V Shem-Wee Kiong was almost beaten by the umpire before the start of the match because their attire was too similar to the Japanese pair and was asked to change their attire.
After a long delay, the Malaysians were allowed to play after changing their shorts to black with white stripes.
Under badminton rules, a higher-ranked pair gets the preference over the colour choice of their shirts and shorts.
“We had to borrow shorts from two of our women team-mates as the umpire refused to allow us to play if we didn’t change it.
“I had sent my yellow shirt for laundry yesterday (Wednesday) and I did not bring any different colour shirt.
“I never thought the umpire would be so strict. We reasoned with him and he eventually allowed us to play but we still have to submit a report later,” said a relieved Wee Kiong.
But it will be tough for V Shem and Wee Kiong to emulate Koo Kien Keat-Tan Boon Heong’s silver-medal finish in Guangzhou four years ago as they face top seeds Lee Yong-dae-Yoo Yeon-seong of South Korea in the semi-finals. The homesters defeated Indonesia’s Angga Pratama-Rian Agung Saputro 21-16, 21-11.
Kien Keat-Boon Heong won the title in Doha in 2006 and reached the final in Guangzhou but lost to Markis Kido-Hendra Setiawan of Indonesia.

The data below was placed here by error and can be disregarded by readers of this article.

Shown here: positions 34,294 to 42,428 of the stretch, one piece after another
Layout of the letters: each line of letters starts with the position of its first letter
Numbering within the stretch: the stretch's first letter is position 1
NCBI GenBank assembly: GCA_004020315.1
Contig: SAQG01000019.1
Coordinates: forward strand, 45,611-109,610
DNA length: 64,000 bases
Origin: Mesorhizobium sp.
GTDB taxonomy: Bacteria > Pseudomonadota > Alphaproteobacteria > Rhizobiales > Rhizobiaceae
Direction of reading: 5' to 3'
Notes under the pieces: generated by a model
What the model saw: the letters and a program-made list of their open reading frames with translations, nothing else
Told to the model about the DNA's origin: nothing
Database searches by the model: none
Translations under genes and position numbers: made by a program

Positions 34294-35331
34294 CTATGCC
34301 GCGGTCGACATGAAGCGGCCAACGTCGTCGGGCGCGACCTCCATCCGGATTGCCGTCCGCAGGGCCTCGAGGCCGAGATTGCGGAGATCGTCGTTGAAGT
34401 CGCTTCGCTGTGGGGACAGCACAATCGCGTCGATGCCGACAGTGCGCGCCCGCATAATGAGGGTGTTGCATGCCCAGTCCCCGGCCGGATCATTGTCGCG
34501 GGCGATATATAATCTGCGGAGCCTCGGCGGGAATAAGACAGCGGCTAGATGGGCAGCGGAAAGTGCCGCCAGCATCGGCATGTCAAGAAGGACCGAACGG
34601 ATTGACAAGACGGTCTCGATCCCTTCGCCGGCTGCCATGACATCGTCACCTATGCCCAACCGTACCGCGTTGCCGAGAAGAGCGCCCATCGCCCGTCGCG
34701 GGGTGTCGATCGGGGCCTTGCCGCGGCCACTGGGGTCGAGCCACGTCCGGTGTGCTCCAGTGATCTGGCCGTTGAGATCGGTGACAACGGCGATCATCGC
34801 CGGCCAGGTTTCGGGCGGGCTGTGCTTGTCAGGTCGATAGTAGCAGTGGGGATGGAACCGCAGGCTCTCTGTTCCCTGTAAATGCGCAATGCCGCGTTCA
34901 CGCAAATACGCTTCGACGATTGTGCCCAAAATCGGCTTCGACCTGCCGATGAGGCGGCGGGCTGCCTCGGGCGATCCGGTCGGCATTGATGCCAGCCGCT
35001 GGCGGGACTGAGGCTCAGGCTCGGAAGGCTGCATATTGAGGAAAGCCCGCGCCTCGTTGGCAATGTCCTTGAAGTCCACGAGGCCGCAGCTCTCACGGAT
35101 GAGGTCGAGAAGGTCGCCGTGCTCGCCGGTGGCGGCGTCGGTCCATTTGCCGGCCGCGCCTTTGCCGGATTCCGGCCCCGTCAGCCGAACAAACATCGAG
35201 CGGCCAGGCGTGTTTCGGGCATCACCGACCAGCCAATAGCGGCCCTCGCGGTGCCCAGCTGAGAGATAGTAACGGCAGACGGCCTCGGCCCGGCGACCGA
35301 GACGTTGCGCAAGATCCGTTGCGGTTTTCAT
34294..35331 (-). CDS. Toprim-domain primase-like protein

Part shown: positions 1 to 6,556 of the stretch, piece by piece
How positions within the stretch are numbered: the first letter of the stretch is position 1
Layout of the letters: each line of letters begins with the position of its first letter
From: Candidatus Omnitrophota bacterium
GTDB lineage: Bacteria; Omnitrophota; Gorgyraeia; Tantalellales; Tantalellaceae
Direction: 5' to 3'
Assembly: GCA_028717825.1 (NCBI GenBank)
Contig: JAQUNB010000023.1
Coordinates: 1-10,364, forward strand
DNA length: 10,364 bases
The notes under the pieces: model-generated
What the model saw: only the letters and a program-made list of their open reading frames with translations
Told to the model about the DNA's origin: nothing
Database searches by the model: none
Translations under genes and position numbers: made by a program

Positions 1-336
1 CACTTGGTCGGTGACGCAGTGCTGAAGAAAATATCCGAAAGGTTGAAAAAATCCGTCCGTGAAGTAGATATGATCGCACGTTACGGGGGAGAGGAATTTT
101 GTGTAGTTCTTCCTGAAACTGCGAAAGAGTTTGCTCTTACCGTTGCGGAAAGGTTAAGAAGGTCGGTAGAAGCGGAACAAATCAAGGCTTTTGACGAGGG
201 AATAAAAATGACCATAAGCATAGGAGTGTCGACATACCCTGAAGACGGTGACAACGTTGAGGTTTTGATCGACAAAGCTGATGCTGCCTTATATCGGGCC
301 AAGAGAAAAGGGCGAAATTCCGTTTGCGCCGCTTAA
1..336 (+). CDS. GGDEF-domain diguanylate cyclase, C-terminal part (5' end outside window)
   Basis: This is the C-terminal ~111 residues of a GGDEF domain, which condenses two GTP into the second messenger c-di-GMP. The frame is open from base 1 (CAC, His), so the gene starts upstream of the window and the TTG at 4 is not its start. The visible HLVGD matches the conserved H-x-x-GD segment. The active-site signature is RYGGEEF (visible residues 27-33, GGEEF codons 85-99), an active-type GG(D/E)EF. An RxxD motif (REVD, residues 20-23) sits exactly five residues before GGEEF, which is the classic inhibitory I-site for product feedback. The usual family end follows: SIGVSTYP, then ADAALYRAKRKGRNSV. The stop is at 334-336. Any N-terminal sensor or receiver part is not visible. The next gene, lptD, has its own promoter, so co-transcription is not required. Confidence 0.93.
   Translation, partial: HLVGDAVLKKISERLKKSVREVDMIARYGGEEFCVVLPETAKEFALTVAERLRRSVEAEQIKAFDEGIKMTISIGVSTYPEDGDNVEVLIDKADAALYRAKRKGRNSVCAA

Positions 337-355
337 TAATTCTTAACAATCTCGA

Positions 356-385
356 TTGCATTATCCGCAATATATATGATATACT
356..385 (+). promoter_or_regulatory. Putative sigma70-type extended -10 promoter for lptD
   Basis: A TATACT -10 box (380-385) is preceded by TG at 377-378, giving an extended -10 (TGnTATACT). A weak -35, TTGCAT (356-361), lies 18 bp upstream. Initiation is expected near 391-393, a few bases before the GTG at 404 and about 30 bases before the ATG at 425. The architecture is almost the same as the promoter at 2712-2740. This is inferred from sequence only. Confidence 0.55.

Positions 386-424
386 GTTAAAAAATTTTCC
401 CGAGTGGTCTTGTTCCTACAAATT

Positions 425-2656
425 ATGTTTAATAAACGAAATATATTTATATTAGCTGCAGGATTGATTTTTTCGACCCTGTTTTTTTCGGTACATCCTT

“We achieved our target of getting a medal. We played Yong-dae-Yeon-seong once and lost at the Australian Open quarter-finals in June. It will be tough tomorrow but we will give our best shot,” said Wee Kiong.
A bronze medal is the best women’s doubles pair Vivian Hoo-Woon Khe Wei can bring home after they lost 16-21, 17-21 to top seeds Ayaka Takahashi-Misaki Matsutomo of Japan in the semi-finals. The bronze is still the first for Malaysia in women’s doubles at the Asiad in 44 years.
In men’s singles, world No. 1 Lee Chong Wei checked into the quarter-finals after dispatching India’s Commonwealth Games champion P. Kashyap 21-12, 21-11. He will play Nguyen Tien Minh of Vietnam on Saturday for a place in the last four.
Chong Wei was all smiles after the win.
“My movements and control of the game are getting better.
“I was using the first game to gauge the direction of the wind. It is different on every court. I played better in the second and was more focused,” said the 31-year-old Chong Wei, a bronze medallist here in the men’s team event.